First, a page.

Since 1947, 105 people are known to have stowed away in wheel wells, and 25 of them survived, according to the FAA's Civil Aerospace Medical Institute

The FAA says 105 stowaways have sneaked aboard 94 flights worldwide since 1947.

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In many of those cases, the flights were shorter and at lower altitudes, so this boy's story is certainly one of the more incredible. The Hawaii-bound flight flew as high as to 38,000 feet. Stowing away on that flight would be like ascending past the top of Mt. Everest and back down in a few hours. Some experts have expressed incredulity at his survival, but security camera footage seems to corroborate his story.

But how does a 16-year-old even sneak on to an airport and a plane to begin with?

The 16-year-old somehow survived unharmed while stowed in the wheel well

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The 16-year-old apparently hitched a ride from San Jose, California, to Maui in the landing-gear wheel well of a Boeing 767, Hawaiian Airlines said. The boy told authorities he was from Santa Clara, California, and ran away from home Sunday morning, said FBI Special Agent Tom Simon. He didn't have an ID and was carrying only a comb.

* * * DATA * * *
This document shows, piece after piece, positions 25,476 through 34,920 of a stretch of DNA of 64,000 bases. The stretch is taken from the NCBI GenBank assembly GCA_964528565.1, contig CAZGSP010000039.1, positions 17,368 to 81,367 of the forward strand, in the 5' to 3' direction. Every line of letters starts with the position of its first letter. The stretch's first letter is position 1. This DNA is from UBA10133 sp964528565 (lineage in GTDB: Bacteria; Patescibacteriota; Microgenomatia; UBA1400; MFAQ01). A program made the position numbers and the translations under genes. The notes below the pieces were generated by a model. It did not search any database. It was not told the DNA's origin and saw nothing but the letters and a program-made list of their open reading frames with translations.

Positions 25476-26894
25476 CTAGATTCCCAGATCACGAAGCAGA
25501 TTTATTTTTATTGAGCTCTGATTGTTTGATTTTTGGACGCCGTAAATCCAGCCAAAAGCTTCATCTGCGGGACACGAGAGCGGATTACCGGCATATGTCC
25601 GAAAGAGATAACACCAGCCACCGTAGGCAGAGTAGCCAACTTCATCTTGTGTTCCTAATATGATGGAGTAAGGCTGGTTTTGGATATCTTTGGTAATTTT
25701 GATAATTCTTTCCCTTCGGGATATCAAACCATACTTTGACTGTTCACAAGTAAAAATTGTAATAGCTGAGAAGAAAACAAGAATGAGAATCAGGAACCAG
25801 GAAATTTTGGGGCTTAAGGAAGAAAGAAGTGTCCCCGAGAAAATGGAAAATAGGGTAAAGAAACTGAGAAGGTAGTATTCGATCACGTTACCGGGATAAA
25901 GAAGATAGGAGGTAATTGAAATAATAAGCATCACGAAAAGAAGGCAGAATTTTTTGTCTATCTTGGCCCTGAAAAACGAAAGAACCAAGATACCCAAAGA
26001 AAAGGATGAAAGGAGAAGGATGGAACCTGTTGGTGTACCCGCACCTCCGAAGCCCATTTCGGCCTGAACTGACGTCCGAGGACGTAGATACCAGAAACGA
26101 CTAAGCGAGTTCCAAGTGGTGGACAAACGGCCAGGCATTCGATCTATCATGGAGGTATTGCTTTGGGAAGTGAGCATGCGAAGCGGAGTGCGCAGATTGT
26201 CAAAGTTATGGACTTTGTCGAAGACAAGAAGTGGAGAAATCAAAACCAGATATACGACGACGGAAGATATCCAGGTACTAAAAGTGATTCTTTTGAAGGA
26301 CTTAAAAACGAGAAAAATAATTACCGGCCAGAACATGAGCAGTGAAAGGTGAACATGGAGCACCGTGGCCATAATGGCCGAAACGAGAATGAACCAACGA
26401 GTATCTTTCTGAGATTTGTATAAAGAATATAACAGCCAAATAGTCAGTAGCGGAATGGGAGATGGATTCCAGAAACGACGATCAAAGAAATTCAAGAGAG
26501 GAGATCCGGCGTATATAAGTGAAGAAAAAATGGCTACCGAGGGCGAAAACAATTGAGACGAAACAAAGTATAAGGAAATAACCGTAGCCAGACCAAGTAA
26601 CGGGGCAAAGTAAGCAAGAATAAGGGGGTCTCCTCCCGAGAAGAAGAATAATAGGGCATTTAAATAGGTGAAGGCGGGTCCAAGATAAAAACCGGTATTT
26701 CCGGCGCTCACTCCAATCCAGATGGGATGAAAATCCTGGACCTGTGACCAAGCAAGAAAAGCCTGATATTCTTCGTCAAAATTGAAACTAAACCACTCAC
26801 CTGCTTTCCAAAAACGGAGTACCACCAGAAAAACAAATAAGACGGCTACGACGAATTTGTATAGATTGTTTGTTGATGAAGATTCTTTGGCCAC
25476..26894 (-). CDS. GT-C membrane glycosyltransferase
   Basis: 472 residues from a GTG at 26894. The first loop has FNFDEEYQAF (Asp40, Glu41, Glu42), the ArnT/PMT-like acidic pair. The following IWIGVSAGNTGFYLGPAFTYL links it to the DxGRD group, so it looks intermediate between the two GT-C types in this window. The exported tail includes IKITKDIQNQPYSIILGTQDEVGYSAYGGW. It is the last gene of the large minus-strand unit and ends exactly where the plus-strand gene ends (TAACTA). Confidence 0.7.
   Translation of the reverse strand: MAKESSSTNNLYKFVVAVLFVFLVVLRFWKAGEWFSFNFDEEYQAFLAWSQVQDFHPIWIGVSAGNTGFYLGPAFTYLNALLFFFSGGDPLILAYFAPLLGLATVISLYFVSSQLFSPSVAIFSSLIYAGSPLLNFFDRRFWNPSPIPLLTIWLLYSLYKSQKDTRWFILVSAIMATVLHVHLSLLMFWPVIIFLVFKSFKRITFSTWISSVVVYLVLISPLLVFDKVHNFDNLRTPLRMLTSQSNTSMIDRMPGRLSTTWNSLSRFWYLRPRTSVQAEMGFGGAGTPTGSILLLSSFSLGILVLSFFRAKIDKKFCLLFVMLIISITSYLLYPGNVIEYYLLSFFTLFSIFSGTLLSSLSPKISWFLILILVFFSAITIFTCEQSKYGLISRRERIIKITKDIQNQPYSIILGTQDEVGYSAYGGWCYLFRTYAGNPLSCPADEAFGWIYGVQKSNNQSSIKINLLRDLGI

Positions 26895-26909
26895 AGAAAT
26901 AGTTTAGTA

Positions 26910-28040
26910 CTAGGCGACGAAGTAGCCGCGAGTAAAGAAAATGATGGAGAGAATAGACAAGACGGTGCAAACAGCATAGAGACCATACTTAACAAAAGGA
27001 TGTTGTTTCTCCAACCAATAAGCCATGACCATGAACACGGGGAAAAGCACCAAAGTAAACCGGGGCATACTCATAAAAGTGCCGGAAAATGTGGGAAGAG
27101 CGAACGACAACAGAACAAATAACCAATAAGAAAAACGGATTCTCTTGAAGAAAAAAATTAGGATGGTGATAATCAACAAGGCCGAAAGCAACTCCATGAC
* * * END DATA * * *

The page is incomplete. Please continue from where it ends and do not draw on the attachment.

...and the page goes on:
He hopped an airport fence, ran to the plane and climbed on, the FBI said. "It appears that this teenager scaled a section of our perimeter," Mineta San Jose International Airport spokeswoman Rosemary Barnes told CNN. The boy "was able to proceed onto our ramp under cover of darkness and enter the wheel well of an aircraft."

Officials for the city of San Jose, which operates the airport, are not planning any legal action, Barnes said Monday. Once they were confident that the teen did not present a threat, the FBI dropped out of the investigation. The boy is in the custody of child welfare services workers in Hawaii, said Kayla Rosenfeld, a spokeswoman for the state's Department of Human Services. She said Monday afternoon that officials have notified the boy's family that he is safe.

How did no one notice him?

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Surveillance camera footage shows the boy hopping the fence at the San Jose airport, the FBI said. There's also camera footage of him walking across the ramp in San Jose toward the Hawaiian aircraft, the airport said. Video "is under review by federal and local law enforcement officials here," Barnes said. "And we'll continue to review that to determine where, in fact, the teenager was able to scale the fence line."

The boy told investigators he crawled into the wheel well of the plane and lost consciousness when the plane took off. An hour after the plane landed at Kahului Airport, the boy regained consciousness and emerged to a "dumbfounded" ground crew, the FBI's Simon said. The Maui airport has video of him crawling out of the left main gear area. "It makes no sense to me," Simon said.